I was drenched in sweat and my veins were popping. I didn’t even need to tie off. The needle tore a hole through the top of my hand and I began to dig under my flesh in search of a vein. After a few seconds, I felt the familiar “pop” as the vein gave up its flight from the needle, bouncing back into place as I pushed the needle deeper into the vein, insuring it didn’t pop back out. I pulled the plunger back, mesmerized by the majestic swirl of blood shooting into the morphine solution...I always appreciated that part of the ritual the most. I pushed the plunger all the way in until it expelled a sucking sound as the last bit of solution entered my circulatory system. I pulled the needle out, placed a thumb on the wound to mitigate bruising, sat back, and waited.
Morphine sneaks up on you just like heroin (I feel like I need to explain because I know most people here shoot heroin). In my experience, just as I become disappointed in how “good” my shot was, it creeps up on me. That day was no different. Being 3 days into withdrawal, the shot showed me no mercy. It started with a sensation I can only describe as “needles in your teeth.” It was so strong that it felt like my head would shatter, each tooth exploding like a kernel of popcorn in response to the heat swelling in my chest. The familiar sinking feeling reached my legs and stomach, as if a force were pulling me by an invisible rope through the bottom of my car. It felt like I gained 200 pounds in seconds. The pins and needles spread to the rest of my body, pricking and prodding in an unexpectedly pleasant way. Twenty seconds in, the rush continued to become more intense. My head drooped as a black shadow formed around my vision. The thought of me overdosing crossed my mind, though I wasn’t sure if it was actually happening. I imagined my innocent niece seeing my car from her house, walking over excitedly and discovering her selfish uncle cold and blue and covered in vomit. Her innocence ruined, the image of my corpse forever seared into her memory. I fought the shadows back...huddles of demonic beings retreating from the light. I couldn’t let myself overdose there.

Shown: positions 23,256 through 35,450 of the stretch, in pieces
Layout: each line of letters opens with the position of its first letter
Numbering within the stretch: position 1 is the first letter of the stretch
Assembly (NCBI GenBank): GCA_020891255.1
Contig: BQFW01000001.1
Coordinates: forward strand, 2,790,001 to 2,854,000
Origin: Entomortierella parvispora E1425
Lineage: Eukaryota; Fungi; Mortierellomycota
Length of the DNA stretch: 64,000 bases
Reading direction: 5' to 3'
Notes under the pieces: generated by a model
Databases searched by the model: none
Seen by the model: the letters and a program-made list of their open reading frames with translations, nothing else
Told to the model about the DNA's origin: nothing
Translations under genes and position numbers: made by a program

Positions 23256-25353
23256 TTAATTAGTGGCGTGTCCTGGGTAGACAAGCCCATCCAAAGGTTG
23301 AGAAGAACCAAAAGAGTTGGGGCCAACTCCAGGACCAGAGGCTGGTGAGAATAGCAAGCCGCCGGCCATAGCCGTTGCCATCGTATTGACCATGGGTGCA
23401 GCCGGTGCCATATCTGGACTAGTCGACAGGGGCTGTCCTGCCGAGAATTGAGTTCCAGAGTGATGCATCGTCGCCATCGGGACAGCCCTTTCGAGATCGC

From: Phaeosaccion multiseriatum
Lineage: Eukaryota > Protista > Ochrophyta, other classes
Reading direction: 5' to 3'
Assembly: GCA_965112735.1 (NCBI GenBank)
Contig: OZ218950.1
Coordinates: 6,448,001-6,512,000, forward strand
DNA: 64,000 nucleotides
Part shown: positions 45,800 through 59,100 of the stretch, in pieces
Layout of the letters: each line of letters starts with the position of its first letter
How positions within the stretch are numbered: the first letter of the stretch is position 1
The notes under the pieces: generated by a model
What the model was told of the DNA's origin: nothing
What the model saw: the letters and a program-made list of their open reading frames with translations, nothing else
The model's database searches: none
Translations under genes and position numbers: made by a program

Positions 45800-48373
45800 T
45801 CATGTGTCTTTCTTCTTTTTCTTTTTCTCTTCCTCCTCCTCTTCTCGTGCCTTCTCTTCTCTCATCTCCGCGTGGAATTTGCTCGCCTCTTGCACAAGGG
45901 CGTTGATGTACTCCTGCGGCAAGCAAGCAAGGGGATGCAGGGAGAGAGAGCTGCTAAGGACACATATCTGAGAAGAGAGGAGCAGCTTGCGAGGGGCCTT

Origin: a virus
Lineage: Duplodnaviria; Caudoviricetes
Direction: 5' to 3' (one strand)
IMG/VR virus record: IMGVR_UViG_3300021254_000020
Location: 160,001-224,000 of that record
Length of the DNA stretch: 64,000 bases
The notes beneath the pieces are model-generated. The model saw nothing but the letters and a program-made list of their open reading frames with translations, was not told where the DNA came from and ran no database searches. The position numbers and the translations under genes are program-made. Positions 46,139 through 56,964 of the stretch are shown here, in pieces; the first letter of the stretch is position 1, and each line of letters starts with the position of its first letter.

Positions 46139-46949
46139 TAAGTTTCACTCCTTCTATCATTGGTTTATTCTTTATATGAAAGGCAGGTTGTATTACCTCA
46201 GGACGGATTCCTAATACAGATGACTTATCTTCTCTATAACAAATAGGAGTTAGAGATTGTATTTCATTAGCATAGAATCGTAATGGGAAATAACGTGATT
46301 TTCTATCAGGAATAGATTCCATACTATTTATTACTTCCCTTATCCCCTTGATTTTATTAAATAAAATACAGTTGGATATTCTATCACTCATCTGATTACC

The rush finally let up. My heart was pounding into my skull, skin beat read and hot as if I had an extreme fever. I felt a mild headache forming in my temples. The lingering memory of the pins and needles creating an unbearable itch in my feet. Yet I was alive and I was well, the beast of opiate withdrawal temporarily placated yet again. I sat there for a moment, trying to erase the image of my imagined death and discovery. Eventually I started the ignition and drove to my sisters house.
My niece greeted me at the back door of my sister’s house. It opened into their kitchen and she was preparing an after school snack. A pang of guilt shot through my body.